We left Delhi by train on the Rajdhani Express for an overnight journey across northern India to Jalpaiguri in West Bengal. As most trains in India are sleeping trains, owing to the long distances covered, so this journey also gave us another experience of Indian life as we travelled in two tier bunks through the night. After transfer to the Sinclairs Hotel and an opportunity to freshen up, our tour leader, Ray Smith, organised taxis to take those of us who could not wait for a visit to the Siliguri engine sheds of the Darjeeling Railway. I was immediately struck by the run down nature of the engine shed and of the locos both steam and diesel. It was obvious that they were warming up one of the B-class 0-4-0 tanks. When we returned the following morning, this was the loco that was going to pull our special two coach first-class train. I found their coaling arrangement interesting with a man walking up a plank with a basket of coal on his head. Ffestiniog Travel had some jeeps which carried our luggage and provided the opportunity for photographers to leave the train and be taken ahead to suitable sites for photography as the train zig-zagged across the road as it climbed up into the mountains. My assessment of the poor state of the locomotive was confirmed when, in addition to the five man crew on the loco (driver, fireman, two sanders, and a man to break up the lumps of coal), three fitters joined us in the front of the first coach. Thereafter at each station and water stop the fitters got to work on the loco shimming bearings etc. As our train approached the Tindharia Railway Works the scar of the enormous landslide which had swept away part of the works and line severing it for many years was clear to see. Apparently during the winter they had managed to blow up the unsafe boulders which had closed the line the previous October so our train was able to complete the journey up to the works, which we were then able to visit. I was surprised at the number of women working on the machinery of the well equipped works. A full overhaul on one of the B-class tanks was just approaching completion and was the only loco I saw during my visit to the DHR which could be said to be in good order and resembled the locos we are used to seeing on the Ffestiniog & Welsh Highland. We continued on our special train to Kurseong and its terminal station.
Our night in Kurseong was spent at the Cochrane Place Hotel – a unique experience in a very ‘quaint’ hotel steeped in history. We were given the bedroom which had at one time been used by the resident engineer of the DHR and had been kept to a large degree as he would have used it. Other members of our group therefore came visiting to view and take photographs of the history the room contained! The following morning having had an opportunity to visit Kurseong’s bazaar, we rejoined our special charter train to continue the journey up through the Bazaar to Ghoom and then down to Darjeeling.
Our time in Darjeeling was slightly disappointing owing to the low cloud obscuring the views of the Himalayas. We did, however, take the opportunity for a very early morning visit to Tiger Tops to attempt to see the sun rise over the Himalayas. The morning was clear and very cold as our mission was accomplished and we watched the sun rise over Kachenjunga. The cloud soon rose out of the valley and again obscured the view of the snow-capped summits. Whilst in Darjeeling we had the opportunity of riding one of the Joy Trains up to Ghoom with a special visit to the Batasia Loop. Before making this journey I made my way to the engine shed and handed out F&WHR pens with pictures of our engines and presented the shed foreman with a copy of the TLC. I was made extremely welcome and the foreman arranged a short trip for me on the footplate up the line and back prior to coupling on to its train. We left Darjeeling by road for Bagdogra airport from where we flew to Chennai in the south-east of India.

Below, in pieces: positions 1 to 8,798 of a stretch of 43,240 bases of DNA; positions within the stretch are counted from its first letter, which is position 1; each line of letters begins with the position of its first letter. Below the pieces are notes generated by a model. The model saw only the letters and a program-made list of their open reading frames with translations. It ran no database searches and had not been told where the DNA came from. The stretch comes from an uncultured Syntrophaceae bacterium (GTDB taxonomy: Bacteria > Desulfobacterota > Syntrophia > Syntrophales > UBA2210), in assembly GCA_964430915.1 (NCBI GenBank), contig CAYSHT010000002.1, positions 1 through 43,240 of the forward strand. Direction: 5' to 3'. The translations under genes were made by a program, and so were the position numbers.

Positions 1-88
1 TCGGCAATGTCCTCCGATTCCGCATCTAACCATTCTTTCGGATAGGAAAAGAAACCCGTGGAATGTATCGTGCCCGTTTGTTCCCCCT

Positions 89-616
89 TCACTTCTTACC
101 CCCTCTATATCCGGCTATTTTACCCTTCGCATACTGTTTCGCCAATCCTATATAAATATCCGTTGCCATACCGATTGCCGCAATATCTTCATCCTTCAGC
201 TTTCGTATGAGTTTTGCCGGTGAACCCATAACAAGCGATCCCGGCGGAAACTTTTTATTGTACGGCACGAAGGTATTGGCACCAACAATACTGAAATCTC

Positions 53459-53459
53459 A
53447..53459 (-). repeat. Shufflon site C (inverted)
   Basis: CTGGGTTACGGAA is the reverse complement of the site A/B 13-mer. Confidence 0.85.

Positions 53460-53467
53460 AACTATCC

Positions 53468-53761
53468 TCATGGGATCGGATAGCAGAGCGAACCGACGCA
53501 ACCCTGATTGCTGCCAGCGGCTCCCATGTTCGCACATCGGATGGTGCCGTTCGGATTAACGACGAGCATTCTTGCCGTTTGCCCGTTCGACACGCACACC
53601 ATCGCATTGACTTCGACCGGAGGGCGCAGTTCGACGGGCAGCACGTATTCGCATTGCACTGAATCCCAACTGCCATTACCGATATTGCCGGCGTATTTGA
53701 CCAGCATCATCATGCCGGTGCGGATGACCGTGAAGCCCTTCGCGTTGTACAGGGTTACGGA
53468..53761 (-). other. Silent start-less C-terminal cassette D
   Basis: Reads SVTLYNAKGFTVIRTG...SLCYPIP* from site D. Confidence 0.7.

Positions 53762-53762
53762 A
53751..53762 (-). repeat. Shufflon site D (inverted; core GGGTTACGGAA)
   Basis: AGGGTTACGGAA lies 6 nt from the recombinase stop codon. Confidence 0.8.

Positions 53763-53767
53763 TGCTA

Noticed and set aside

In Chennai we visited the beach that had been hit by the great tsunami where we paddled in the Bay of Bengal, then later visited a Hindu temple and St. Thomas’s Cathedral. At Chennai Central Station we boarded a West Coast Express bound for Mangalore. (I was very surprised at the large quantity of fish loaded into the first two coaches of this train.) This was another sleeping train but we were not travelling through the night this time and alighted at Coimbatore. On this trip we were treated to an enormous variety of scenery as we travelled across India. At Coimbatore we travelled by coach to Mettupalayam Junction where we were to board the Nilgiri Rack Railway which was the last of our three narrow gauge hill railways or ‘toy trains’ as the Indians refer to them! The modern steam locomotives of this metre gauge line are oil-fired but have enormous diesel compressors to eject the oil into the firebox rather than steam as is done on the F&WHR. At Coonoor we changed the steam loco for a diesel using the same driver, for the last section of the non-rack part of the line up to Ooty. The gift of a copy of the TLC to the driver again got me on the footplate and on arrival at Ooty the driver wanted to continue our conversation about the F&WHR and so unfortunately I was responsible for delaying the departure of our coach to the hotel!
In summary, I have to say that this holiday gave us a wonderful introduction to India; in fact two of the people on our trip were not particularly interested in railways but had heard about the trip from friends the year before and had booked it for that reason. For me the extra bonus was visiting the three famous hill railways and learning a lot more about Indian railways. Our tour leader was extremely knowledgeable on Indian railways and great company. The Indian guides were also very good and of course spoke excellent English. I can wholeheartedly recommend this holiday to anybody!